To examine whether corporate giving had changed during the 1980s, I studied charitable contributions in Minneapolis-St. Paul, Minnesota in 1979-81 and 1987-89. There was no support for hypotheses that charitable contributions had decreased, became more tightly coupled to market position, or were less influenced by chief executive officers' social networks. In neither period did the percent of sales to consumers affect contributions; labor intensities had a weak negative effect in 1979-81 and a strong negative effect in 1987-89; and in both periods social network ties to local philanthropic leaders, company performance, and size were positively related to giving, while CEO ownership had a negative effect. Only when firms came under the control of a large outside investor was the effect of network position on contributions significantly weakened.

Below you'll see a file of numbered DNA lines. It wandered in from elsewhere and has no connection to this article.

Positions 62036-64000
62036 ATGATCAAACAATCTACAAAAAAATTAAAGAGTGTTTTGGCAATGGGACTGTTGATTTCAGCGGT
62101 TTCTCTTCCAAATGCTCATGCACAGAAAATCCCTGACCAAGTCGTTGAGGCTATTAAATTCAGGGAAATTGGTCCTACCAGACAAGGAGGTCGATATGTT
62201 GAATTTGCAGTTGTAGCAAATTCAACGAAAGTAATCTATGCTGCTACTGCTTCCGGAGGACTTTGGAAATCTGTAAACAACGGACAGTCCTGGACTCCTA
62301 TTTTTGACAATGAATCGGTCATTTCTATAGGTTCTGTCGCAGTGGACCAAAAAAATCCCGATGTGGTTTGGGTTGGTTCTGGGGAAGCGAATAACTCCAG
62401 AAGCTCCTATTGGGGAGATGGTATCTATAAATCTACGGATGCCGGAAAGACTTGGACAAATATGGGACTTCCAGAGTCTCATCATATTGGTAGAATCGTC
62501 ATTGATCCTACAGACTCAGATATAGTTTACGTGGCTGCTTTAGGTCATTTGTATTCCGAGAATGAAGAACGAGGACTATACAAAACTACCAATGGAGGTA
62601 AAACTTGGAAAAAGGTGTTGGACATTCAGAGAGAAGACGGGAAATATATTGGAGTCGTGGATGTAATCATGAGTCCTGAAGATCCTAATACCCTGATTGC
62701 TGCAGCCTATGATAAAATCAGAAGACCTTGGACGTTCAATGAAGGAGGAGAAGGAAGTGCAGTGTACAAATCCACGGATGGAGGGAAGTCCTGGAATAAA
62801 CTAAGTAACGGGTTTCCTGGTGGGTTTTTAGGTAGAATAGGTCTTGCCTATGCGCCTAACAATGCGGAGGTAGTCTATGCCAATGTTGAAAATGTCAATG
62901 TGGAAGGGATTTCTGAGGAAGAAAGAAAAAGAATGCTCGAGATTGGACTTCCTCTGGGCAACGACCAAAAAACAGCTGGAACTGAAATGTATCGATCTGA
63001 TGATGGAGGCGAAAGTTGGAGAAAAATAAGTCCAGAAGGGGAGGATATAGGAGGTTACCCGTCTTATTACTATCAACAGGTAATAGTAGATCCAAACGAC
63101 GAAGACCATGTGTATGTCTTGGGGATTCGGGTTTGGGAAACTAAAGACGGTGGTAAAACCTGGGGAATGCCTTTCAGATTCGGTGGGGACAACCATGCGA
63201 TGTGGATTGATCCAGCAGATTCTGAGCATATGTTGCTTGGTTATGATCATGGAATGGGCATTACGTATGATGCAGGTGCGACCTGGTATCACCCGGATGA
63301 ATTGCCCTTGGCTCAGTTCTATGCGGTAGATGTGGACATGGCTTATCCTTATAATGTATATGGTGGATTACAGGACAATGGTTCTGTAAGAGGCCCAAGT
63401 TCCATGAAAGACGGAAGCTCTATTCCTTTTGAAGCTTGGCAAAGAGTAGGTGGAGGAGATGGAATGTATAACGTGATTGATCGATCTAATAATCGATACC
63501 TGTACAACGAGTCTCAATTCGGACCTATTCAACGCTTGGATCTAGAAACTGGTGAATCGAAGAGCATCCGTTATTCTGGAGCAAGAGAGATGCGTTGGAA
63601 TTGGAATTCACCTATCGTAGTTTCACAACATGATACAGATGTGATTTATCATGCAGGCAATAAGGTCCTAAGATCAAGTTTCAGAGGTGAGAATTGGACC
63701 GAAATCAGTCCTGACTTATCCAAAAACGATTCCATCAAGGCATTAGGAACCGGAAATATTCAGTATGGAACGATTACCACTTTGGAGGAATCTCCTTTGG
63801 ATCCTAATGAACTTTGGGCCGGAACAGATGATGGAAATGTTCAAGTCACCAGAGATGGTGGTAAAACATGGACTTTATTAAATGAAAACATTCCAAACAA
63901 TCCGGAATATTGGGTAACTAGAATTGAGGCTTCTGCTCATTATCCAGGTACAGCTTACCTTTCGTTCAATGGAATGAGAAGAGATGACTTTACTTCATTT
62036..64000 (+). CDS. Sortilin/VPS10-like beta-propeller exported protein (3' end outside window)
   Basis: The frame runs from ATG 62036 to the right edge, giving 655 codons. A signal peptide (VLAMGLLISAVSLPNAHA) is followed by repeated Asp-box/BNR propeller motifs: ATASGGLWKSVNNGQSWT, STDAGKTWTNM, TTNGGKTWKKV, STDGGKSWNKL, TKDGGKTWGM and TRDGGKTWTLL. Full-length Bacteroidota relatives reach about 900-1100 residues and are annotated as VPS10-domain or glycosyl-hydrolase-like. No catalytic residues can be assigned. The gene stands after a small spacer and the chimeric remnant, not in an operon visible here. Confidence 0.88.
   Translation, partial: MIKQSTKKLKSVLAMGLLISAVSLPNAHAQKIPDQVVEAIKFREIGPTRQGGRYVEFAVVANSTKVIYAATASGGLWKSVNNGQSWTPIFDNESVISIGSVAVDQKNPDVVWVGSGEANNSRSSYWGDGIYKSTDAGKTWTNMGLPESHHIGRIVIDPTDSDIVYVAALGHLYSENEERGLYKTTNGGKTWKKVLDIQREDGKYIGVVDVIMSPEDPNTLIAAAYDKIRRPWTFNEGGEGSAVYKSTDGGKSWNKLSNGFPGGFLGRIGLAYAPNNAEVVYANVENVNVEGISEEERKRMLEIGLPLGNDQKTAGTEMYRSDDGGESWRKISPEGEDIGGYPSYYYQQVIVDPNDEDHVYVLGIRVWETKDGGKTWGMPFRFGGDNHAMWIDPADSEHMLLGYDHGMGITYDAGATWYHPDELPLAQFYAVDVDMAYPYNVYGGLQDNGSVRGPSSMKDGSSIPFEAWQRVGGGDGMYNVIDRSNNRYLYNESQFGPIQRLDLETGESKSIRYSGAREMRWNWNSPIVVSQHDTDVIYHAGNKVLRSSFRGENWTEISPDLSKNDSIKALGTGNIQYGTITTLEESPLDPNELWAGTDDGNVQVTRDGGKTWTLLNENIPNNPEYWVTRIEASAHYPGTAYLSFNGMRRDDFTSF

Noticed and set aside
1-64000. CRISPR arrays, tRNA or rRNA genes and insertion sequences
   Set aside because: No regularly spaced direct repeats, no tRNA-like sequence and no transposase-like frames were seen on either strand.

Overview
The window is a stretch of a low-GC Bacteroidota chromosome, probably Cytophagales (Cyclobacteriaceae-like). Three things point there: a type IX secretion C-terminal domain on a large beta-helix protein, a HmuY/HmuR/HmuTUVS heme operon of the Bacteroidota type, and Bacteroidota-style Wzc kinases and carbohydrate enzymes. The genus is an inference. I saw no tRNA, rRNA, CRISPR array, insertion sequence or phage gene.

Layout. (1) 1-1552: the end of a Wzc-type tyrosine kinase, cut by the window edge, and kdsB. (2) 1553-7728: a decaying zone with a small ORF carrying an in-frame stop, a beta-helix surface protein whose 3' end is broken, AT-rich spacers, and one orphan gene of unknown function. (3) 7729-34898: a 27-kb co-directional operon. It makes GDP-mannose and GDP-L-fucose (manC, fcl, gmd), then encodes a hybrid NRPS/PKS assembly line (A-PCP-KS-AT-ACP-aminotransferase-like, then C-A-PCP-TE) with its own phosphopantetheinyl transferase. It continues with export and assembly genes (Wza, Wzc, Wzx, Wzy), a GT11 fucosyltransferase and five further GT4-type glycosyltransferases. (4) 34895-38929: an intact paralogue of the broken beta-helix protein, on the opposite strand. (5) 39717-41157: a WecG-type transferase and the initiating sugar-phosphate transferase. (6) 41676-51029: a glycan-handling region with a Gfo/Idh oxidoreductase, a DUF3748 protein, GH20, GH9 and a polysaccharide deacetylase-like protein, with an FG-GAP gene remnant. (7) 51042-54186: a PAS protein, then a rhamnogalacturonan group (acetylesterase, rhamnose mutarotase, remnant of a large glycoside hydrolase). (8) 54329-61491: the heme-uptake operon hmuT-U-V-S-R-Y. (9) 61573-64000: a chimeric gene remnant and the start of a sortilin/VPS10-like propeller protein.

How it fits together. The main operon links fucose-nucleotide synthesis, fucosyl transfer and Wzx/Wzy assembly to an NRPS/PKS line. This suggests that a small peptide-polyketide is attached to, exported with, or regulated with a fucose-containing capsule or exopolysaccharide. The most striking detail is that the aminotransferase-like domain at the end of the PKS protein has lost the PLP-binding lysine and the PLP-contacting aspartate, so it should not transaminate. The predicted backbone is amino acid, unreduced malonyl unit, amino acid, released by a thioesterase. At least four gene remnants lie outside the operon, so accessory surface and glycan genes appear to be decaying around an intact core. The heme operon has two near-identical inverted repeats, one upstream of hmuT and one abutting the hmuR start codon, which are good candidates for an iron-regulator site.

ASJC Scopus subject areas
- Arts and Humanities (miscellaneous)
- Sociology and Political Science
- Public Administration